• I've done numerous volunteer projects for, contributing to their efforts to put an end to illegal wars in Iraq & Afghanistan, though I am not a soldier and fortunately don't personally know many who have been killed in those conflicts.
  • I have written countless pages on minimum wage and economic issues that primarily drive unemployment in poor, minority neighborhoods... Yet... I am, as Peron noted, a "straight, white male".
  • I dislike most "organic" food as a matter of course, and in fact think that for the most part rich Americans' obsession with the stuff contributes unnecessarily to starvation in the third world, and yet I recently produced a video supporting the right of individuals to choose whatever products from whichever sources they wish to consume.
On issue after issue, I have an immense track record of supporting precisely those issues in which I have no personal stake. I am the antithesis of the "me" libertarian. If anything, I'm a "not me" libertarian.

I want freedom for everyone to do things that I personally have no interest in, and sometimes even strongly dislike. I want this freedom for everyone because I understand how incredibly important it is for every individual to be allowed to do and say whatever they want free from initiations of force if we want a happy, peaceful and prosperous society, and if I want to see those same rights respected for me to live the white bread, quiet, quasi-teetotaling atheist existence I personally enjoy.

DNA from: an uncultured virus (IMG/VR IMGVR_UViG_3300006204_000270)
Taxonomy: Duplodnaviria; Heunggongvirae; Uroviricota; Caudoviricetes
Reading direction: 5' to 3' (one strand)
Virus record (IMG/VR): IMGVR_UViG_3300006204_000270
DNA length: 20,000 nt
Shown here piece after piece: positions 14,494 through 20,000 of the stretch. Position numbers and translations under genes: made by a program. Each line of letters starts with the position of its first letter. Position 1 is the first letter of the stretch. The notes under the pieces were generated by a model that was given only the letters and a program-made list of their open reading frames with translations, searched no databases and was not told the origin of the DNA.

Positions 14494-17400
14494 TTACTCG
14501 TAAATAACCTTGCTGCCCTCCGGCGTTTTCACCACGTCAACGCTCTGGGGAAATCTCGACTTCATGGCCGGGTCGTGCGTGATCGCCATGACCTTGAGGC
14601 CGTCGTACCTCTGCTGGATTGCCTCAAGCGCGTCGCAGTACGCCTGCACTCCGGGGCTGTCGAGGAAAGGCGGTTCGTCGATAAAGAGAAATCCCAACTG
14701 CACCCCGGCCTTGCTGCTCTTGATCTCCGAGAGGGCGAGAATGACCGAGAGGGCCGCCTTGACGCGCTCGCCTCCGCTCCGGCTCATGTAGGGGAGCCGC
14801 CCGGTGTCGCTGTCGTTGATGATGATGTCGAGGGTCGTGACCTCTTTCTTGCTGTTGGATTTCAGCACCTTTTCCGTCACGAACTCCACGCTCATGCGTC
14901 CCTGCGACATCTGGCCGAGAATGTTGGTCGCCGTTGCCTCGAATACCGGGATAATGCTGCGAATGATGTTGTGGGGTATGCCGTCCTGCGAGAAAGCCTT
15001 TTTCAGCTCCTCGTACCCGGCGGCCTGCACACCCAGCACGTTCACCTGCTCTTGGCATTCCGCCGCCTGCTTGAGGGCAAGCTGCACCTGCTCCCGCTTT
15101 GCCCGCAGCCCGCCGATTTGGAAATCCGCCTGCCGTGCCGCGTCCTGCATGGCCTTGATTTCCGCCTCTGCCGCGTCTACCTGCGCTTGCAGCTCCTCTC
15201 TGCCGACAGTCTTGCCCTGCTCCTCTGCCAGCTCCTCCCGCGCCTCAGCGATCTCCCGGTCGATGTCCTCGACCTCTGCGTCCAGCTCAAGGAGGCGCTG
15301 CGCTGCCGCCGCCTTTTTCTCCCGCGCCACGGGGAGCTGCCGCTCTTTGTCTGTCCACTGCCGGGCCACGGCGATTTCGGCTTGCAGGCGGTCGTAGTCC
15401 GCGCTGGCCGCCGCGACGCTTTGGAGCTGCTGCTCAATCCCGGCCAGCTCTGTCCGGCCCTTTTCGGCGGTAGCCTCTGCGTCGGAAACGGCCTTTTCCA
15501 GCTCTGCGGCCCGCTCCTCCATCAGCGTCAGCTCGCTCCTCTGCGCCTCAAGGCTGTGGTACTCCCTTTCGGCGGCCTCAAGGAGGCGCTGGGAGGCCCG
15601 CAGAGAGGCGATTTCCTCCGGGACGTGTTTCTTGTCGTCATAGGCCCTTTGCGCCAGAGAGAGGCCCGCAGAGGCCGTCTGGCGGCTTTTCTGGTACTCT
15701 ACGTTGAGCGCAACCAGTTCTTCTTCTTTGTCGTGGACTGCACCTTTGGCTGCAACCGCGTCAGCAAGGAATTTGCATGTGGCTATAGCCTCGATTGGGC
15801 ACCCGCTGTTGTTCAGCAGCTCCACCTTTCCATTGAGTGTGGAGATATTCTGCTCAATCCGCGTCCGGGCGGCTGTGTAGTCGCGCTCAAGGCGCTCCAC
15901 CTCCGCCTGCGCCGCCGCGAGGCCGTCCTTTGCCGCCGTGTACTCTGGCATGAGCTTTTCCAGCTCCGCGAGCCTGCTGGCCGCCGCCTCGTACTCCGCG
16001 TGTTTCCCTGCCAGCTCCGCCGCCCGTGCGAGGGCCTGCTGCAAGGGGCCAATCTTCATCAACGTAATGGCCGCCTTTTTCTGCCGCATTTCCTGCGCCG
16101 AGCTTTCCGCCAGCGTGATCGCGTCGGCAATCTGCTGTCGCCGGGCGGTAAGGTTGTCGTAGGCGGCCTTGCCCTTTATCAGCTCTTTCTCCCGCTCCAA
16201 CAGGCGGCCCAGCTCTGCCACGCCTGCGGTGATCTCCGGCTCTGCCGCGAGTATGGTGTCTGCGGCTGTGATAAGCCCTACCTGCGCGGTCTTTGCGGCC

I want a prosperous and peaceful society.

After calling me a "bigot" and a "me libertarian", I demanded an apology and called Mr. Peron "a dick"... And hilariously, this was his response:
"Well, that's a conservative argument, name call."
Yep... Called me a bigot, then whined about name calling.

Wednesday, June 1, 2011

Raw Milk!

Almost two weeks ago, now, Mary Katharine and I went out to Capitol Hill to check out a rally that was held in support of Dan Allgyer, an Amish farmer from Pennsylvania who has been providing a few private "milk clubs" in the area with unpasteurized milk products.... *GASP!* Then, I made this video:

I love doing projects like this! I always enjoy opportunities to bridge the gap between people who like freedom for its own sake and people who enjoy doing things that are outside current societal norms. It always provides an excellent chance to convince some people who never considered the government as a problem before that it exists in order to limit people's freedoms.

People start with pragmatic ideas... they say, "Hey! Farmer Dan's milk never made anyone sick... why should he be prosecuted?" And then, with any luck, they start to think a bit more... Maybe they ask why government has a "right" to dictate what they are allowed to buy and consume. And hopefully, if they keep thinking a bit more, they may eventually expand this thought to more areas and more people. That's how we'll get back to a truly free society in America, and who knows... Maybe it will start with raw milk!